Why did Kantor call his ‘room’ ‘poor’? The director focused on what was desperately everyday, crude, banal, weak and even… boring. He claimed that he himself was devoid of imagination and merely used what happened to him and what he found. All this, once extracted from the ordinary reality, could become an artistic object.
Józef Jarema’s words on the activities of Cricot 2 following a Rome performance of The Water-Hen, based on a play by Stanisław Ignacy Witkiewicz, are emblematic here:
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… why are you so poor? You’re so poor, so grey. Cricot 1 was full of colours and the joy of life…
Szajna’s junk room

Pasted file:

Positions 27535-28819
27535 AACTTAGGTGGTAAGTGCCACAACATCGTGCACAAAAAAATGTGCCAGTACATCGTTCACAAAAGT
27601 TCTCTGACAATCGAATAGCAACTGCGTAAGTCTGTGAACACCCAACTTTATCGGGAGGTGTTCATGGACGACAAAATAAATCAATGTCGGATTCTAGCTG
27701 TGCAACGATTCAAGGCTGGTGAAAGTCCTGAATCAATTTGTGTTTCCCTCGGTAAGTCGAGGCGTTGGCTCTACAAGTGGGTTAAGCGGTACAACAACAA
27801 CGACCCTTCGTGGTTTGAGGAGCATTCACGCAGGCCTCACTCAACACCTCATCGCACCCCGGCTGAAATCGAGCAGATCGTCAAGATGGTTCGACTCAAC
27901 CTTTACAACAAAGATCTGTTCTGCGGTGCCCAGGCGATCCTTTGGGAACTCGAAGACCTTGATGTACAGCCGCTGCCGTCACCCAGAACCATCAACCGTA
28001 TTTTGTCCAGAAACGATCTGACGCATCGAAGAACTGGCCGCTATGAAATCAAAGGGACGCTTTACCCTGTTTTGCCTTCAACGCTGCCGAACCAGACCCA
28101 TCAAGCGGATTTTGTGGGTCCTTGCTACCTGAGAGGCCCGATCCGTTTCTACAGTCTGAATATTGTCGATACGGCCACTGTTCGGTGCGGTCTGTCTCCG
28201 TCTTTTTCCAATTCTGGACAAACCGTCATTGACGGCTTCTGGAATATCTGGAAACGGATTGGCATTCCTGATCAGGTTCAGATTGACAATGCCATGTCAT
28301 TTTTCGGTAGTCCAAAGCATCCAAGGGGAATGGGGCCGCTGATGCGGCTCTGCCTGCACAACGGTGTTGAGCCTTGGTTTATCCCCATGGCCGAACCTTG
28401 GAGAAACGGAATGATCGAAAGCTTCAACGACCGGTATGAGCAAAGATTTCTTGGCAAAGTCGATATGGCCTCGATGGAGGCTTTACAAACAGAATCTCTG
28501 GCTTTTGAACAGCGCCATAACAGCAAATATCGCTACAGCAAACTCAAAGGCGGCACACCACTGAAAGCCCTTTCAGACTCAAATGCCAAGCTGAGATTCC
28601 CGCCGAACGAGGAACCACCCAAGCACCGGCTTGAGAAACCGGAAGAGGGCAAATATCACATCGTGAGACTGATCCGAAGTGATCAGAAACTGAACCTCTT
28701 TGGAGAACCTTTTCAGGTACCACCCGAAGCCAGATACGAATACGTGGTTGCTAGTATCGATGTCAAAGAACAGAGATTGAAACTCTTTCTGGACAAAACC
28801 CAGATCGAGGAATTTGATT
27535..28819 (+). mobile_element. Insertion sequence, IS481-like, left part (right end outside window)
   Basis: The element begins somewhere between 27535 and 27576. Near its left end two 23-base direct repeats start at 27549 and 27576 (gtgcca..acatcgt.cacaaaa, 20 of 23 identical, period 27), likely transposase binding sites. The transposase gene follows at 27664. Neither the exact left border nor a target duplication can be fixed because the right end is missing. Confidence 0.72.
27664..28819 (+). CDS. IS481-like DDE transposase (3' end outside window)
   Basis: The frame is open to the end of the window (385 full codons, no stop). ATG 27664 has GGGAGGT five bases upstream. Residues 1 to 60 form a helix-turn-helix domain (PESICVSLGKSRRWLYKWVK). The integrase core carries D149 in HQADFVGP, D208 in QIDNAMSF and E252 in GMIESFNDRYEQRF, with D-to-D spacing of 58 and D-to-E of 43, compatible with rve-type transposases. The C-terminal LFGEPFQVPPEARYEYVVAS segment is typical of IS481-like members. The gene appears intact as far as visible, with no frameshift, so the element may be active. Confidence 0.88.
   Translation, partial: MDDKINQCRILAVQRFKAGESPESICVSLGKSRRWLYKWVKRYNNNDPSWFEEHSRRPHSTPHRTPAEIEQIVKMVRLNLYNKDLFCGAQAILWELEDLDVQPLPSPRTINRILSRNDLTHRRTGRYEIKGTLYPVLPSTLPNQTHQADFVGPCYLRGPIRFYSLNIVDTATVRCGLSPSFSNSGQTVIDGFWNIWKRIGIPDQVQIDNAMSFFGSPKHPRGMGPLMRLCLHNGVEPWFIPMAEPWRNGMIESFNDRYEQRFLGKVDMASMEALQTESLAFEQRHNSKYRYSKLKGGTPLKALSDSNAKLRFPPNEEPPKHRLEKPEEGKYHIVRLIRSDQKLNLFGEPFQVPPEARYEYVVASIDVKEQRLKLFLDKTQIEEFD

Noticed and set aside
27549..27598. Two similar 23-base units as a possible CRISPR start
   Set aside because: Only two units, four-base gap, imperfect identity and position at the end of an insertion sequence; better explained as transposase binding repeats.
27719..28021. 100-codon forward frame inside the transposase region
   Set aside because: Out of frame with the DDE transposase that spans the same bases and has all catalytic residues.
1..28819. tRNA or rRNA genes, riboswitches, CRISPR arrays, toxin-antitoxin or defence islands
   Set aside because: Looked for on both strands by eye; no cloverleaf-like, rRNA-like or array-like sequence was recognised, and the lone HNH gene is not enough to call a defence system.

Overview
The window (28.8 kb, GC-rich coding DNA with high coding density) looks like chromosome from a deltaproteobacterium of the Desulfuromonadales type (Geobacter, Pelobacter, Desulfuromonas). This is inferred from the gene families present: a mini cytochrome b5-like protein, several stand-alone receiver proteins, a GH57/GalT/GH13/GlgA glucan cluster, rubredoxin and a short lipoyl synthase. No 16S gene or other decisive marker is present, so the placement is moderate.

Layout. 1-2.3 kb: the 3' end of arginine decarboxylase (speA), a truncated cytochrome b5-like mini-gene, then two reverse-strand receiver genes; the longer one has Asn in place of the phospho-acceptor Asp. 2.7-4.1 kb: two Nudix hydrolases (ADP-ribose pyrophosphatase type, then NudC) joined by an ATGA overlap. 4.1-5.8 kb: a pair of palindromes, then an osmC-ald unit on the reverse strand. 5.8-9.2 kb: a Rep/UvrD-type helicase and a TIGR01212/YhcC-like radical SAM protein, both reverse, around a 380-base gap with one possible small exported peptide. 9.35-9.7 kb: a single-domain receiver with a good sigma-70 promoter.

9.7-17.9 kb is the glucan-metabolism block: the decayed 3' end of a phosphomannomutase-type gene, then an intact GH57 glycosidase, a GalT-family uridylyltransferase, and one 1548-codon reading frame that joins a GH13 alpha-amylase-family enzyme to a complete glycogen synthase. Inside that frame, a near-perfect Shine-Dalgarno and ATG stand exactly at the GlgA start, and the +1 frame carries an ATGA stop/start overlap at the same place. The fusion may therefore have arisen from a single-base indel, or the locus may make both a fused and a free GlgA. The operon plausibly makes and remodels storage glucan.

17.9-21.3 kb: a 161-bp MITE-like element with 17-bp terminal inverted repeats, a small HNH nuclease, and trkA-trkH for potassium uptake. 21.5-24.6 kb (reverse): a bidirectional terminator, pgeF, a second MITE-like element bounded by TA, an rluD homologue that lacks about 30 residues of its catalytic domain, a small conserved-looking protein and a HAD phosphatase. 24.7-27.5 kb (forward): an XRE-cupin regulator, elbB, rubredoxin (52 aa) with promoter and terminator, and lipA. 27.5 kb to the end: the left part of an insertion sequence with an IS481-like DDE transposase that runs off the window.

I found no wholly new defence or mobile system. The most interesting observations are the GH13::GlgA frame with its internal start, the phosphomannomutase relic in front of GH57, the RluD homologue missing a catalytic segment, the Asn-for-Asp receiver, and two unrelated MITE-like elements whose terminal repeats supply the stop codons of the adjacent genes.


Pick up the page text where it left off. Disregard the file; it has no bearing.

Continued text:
The object and all its meanings held a special place in the theatrical imagination of Józef Szajna. The director-designer’s extreme experiences from the Nazi German concentration camps influenced the aesthetics of his later work, through which he grappled with his unspeakable trauma.
Szajna had been a prisoner in a death cell – an extremely cramped, lightless room in which captives literally lost their minds and their feeling of embodiment as they awaited death by firing squad. Szajna escaped death by what seems like a miracle; the new commander of the camp declared amnesty on the day of the artist’s planned execution.
Szajna was a graduate of Kraków’s Academy of Fine Arts, where he studied graphic and set design. He saw theatre directing as the art of designing the stage, less interested in working with actors than with the space itself. Among Szajna’s legendary works is his collaboration with Jerzy Grotowski on a 1962 adaptation of Stanisław Wyspiański’s 1904 play Acropolis. Szajna created the set design, costumes and props for this production.